Following his time in the Imperial Valley Delos moved to Glendora, suburban Los Angeles to minister in the area,16 before accepting the role of principal at Lodi Academy in 1920. Near the close of the school year in 1922 his health began to fail and it soon became evident his condition was critical. He passed away in the St. Helena Sanitarium on January 24, 1923. His parents together with Helen and their son and his sister and brother all survived him.17 The funeral services were indicative of the high esteem in which Delos was held, over twelve hundred people attending. Elder James McElhany, president of the Pacific Union Conference, and Elder Clarence Santee, president of the Northern California Conference, conducted proceedings. Six faculty members of Lodi Academy acted as pallbearers. Delos was laid to rest in the Lodi Memorial Park and Cemetery. Despite previous references to his first given name his headstone reads “Daniel D. Lake 1869-1923.”18
Cady, M[arion] E[rnest]. “Teachers’ Institute at Lodi and Santa Ana.” Pacific Union Recorder, September 28, 1918.
“Daniel D. Lake.” Find A Grave Memorial.com, 2020. Retrieved from https://www.findagrave.com/memorial/127854607/daniel-d-lake.
“D. De Los Lake.” FamilySearch.org, Intellectual Reserve, 2020. Retrieved from https://www.familysearch.org/ark:/61903/1:1:MV2J-5NG.
“D. Delos Lake.” FamilySearch.org, Intellectual Reserve, 2020. Retrieved from https://www.familysearch.org/ark:/61903.1:1:KZ3T-Y7W.
“Devillon D. Lake.” FamilySearch.org, Intellectual Reserve, 2020. Retrieved from https://www.familysearch.org/tree/pedigree/landscape/9D6Z-MBD.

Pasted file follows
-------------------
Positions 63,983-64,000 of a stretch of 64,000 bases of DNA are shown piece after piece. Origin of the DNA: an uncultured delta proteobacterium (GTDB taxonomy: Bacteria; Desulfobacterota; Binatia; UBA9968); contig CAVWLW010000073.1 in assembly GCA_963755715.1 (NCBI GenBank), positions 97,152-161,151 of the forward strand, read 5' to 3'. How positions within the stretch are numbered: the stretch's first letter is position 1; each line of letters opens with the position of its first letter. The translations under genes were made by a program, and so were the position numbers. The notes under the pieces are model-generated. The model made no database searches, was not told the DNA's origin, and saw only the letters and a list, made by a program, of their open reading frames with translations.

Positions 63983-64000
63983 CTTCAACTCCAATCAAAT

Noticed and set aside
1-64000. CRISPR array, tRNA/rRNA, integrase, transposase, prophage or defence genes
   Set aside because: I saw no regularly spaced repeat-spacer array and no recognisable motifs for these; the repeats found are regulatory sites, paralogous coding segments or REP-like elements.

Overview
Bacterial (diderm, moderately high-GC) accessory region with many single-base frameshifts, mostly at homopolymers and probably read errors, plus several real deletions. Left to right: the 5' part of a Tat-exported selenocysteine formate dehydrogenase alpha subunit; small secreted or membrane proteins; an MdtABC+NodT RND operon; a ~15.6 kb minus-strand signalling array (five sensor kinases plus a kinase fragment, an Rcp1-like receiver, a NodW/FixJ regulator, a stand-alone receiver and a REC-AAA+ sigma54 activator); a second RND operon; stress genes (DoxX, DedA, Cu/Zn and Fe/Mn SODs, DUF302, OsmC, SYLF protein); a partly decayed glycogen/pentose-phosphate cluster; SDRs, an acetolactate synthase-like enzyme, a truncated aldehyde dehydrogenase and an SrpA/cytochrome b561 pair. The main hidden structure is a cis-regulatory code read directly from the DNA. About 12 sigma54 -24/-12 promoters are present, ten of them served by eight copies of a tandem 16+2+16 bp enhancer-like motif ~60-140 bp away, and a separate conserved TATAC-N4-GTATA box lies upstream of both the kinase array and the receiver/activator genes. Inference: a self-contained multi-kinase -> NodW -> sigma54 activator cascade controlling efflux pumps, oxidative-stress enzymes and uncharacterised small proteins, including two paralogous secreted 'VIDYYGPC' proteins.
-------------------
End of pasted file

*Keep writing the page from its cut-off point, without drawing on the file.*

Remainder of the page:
“General Conference Proceedings.” General Conference Bulletin, March 6, 1893.
Lake, D. D[elos]. “A Missionary Trip in Samoa.” The Missionary Magazine, April 1902.
Lake, D. D[elos]. “Samoa.” The Missionary Magazine, November 1899.
Lake, D. D[elos]. “Samoa.” The Missionary Magazine, April 1900.
McElhany, J[ames] L. “D. Delos Lake.” Pacific Union Recorder, February 22, 1923.
Parker, C[alvin] H. “Samoa.” Union Conference Record, September 7, 1908.
Place, A[lbert] E. “Academy Board Meeting.” The Indicator, June 8, 1898.
Seventh-day Adventist Yearbooks. Washington, D.C.: Review and Herald Publishing Association, 1904-1923.
“Devillon D. Lake,” FamilySearch.org, Intellectual Reserve, 2020, accessed August 1, 2020, https://www.familysearch.org/tree/pedigree/landscape/9D6Z-MBD.↩
J[ames] L. McElhany, “D. Delos Lake,” Pacific Union Recorder, February 22, 1923, 6.↩
“General Conference Proceedings,” General Conference Bulletin, March 6, 1893, -484.↩
“D. Delos Lake,” FamilySearch.org.↩
A[lbert] E. Place, “Academy Board Meeting,” The Indicator, June 8, 1898, 2-3.↩
D. D[elos] Lake, “Samoa,” The Missionary Magazine, November 1899, 503-504.↩
D. D[elos] Lake, “A Missionary Trip in Samoa,” The Missionary Magazine, April 1902, 170-171.↩
D. D[elos] Lake, “Samoa,” The Missionary Magazine, April 1900, 180.↩
C[alvin] H. Parker, “Samoa,” Union Conference Record, September 7, 1908, 20.↩
E.g., “Healdsburg College,” Seventh-day Adventist Yearbook (Washington, D.C.: Review and Herald Publishing Association, 1906), 94.↩
“California-Nevada Conference,” Seventh-day Adventist Yearbook (Washington, D.C.: Review and Herald Publishing Association, 1906), 58-59.↩
“D. De Los Lake,” FamilySearch.org.↩
M[arion] E[rnest] Cady, “Teachers’ Institute at Lodi and Santa Ana,” Pacific Union Recorder, September 26, 1918, -2.↩
“Ministerial Directory,” Seventh-day Adventist Yearbook (Washington, D.C.: Review and Herald Publishing Association, 1920), 330.↩
“Daniel D. Lake,” Find A Grave Memorial.com, 2020, accessed August 1, 2020, httpsa://www.findagrave.com/memorial/127854607/daniel-d-lake.↩